Danish researchers challenge Darwinian legacy

Classification using traits a better way of understanding ecosystems, contend DTU scientists

Researchers from the Center for Ocean Life at the Technical University of Denmark (DTU) have challenged the 150-year-old Darwinian taxonomy tradition that the animal kingdom should be divided up into species.

Based on researching water fleas, the researchers argue that perhaps it is more simple and beneficial for biological research to look at what organisms have in common across species.

Since Charles Darwin’s heyday, science has attempted to better comprehend nature by using Darwin’s ‘Origin of Species’ as the underpinning of all biological research.

But using species is an inadequate and complex way of describing ecosystems if you want to understand their function, according to Thomas Kjørboe, a professor at the Center for Ocean Life.

“One of ecology’s more important goals is to understand why organisms are as widespread as they are and how ecosystems are structured,” Kjørboe told Videnskab.dk.

“The traditional way of doing it is to look at how the species are divided. But the creatures in the ocean don’t live where and how they live because of their name or relationship – they live based on how they adapt to and utilise their environment.”

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Simple and accurate
Instead, Kjørboe and his colleagues investigate the traits that characterise the individuals, such as their way of feeding. He contends that this is a much more simple way of dividing and describing marine ecosystems and also directly says something about the function of the ecosystems.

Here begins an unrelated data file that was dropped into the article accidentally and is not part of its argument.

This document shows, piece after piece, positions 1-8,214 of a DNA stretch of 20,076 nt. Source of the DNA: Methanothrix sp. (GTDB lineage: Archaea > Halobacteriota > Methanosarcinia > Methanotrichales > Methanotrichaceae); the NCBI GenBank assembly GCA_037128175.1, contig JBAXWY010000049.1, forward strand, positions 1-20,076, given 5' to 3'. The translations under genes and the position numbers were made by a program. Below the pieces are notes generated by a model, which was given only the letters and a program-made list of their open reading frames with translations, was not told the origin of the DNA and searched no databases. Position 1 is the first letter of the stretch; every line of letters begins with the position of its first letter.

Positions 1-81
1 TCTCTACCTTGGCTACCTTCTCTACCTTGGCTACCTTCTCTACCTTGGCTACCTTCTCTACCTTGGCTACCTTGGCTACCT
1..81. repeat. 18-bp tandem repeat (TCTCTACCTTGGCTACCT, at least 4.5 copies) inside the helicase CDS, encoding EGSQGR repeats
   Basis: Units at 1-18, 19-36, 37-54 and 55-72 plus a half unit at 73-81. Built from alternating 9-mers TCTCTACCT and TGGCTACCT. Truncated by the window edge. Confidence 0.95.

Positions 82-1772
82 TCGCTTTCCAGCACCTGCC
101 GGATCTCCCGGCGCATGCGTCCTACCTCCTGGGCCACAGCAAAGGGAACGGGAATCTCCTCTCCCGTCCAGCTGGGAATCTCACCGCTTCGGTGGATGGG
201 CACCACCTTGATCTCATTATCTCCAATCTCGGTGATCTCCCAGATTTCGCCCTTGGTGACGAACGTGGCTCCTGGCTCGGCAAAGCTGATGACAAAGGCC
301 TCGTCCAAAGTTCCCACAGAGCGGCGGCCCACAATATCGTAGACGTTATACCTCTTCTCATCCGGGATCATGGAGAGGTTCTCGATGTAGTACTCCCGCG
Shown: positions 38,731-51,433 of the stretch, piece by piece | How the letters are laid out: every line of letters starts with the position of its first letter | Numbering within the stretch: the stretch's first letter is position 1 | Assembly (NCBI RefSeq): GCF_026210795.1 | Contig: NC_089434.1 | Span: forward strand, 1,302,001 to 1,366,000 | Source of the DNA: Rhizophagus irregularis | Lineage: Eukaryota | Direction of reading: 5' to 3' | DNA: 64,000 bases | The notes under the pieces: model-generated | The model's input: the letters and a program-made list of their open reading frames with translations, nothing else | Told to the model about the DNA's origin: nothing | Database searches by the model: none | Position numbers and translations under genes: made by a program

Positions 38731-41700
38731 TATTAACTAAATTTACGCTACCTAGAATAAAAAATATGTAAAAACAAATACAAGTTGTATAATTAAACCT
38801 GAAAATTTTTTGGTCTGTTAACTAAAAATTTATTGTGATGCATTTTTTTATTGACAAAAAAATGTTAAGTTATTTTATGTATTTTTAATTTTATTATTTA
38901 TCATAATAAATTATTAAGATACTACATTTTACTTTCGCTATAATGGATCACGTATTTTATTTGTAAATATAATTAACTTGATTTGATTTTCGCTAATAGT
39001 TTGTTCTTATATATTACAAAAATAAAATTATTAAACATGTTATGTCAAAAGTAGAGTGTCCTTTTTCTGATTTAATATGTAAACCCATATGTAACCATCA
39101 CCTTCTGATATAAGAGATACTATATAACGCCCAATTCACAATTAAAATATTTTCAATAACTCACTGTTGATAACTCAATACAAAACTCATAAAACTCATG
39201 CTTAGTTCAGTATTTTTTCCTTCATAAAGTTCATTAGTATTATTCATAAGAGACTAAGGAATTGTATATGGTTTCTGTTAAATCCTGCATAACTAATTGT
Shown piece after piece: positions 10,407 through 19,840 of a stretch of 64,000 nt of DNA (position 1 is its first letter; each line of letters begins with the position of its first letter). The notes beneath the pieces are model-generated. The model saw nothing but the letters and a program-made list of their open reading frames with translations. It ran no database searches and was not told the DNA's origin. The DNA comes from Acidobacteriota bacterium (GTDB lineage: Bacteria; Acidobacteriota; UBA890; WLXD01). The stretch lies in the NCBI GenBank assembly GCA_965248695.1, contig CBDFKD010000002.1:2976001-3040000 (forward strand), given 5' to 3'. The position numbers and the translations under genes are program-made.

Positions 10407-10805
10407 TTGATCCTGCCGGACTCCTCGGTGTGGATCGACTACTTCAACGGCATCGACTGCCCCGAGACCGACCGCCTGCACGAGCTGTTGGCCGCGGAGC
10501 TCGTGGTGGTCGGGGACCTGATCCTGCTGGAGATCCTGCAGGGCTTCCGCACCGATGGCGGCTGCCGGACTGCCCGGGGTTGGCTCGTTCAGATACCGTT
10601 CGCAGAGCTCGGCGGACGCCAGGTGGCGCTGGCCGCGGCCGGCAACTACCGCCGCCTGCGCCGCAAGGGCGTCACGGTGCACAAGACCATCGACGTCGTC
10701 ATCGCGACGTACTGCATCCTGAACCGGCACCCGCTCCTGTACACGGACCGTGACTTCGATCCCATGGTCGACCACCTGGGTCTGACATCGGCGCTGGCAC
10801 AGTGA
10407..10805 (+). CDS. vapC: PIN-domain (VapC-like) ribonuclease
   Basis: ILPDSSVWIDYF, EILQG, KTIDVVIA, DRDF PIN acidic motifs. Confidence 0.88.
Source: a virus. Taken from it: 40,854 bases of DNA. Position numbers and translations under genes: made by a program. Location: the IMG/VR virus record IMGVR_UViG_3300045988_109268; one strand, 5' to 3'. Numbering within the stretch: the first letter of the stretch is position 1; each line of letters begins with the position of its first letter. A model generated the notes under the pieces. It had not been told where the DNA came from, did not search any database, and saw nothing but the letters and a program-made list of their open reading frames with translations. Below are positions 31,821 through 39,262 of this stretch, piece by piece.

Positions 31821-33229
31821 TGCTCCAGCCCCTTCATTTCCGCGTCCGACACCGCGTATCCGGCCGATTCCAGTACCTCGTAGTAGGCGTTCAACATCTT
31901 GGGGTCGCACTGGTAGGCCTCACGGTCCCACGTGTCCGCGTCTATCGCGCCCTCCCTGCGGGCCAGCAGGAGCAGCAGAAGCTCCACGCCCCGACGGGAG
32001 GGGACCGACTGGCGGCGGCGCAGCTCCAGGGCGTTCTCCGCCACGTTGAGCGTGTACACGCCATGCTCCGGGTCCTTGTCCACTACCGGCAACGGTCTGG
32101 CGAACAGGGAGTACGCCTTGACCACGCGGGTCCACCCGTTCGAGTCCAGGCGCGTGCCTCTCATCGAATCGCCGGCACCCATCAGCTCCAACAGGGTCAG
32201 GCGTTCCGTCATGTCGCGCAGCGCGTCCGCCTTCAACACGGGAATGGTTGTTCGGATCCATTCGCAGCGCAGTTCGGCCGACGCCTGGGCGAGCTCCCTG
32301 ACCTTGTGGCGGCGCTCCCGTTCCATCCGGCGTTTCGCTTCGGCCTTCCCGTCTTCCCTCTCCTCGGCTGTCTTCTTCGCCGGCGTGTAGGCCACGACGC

The researchers looked at the three fundamental missions in life that all animals live by: to eat, survive and reproduce. The mutual traits that the researchers have divided the water fleas into all impact the three fundamental missions.

And because all our life missions are the same, it is theoretically possible to divide all the world’s organisms based on their traits.

“We are not interested in species, but their function. And the ecosystem is definitely made up of these traits,” said Kjørboe.

“There are far fewer mutual traits than there are species, so it is a more precise and simple way of describing things. You can translate species to traits, but you can’t do it the other way around. That indicates that we are actually skipping a link.”

The research has been published in the scientific journal Ecology Letters.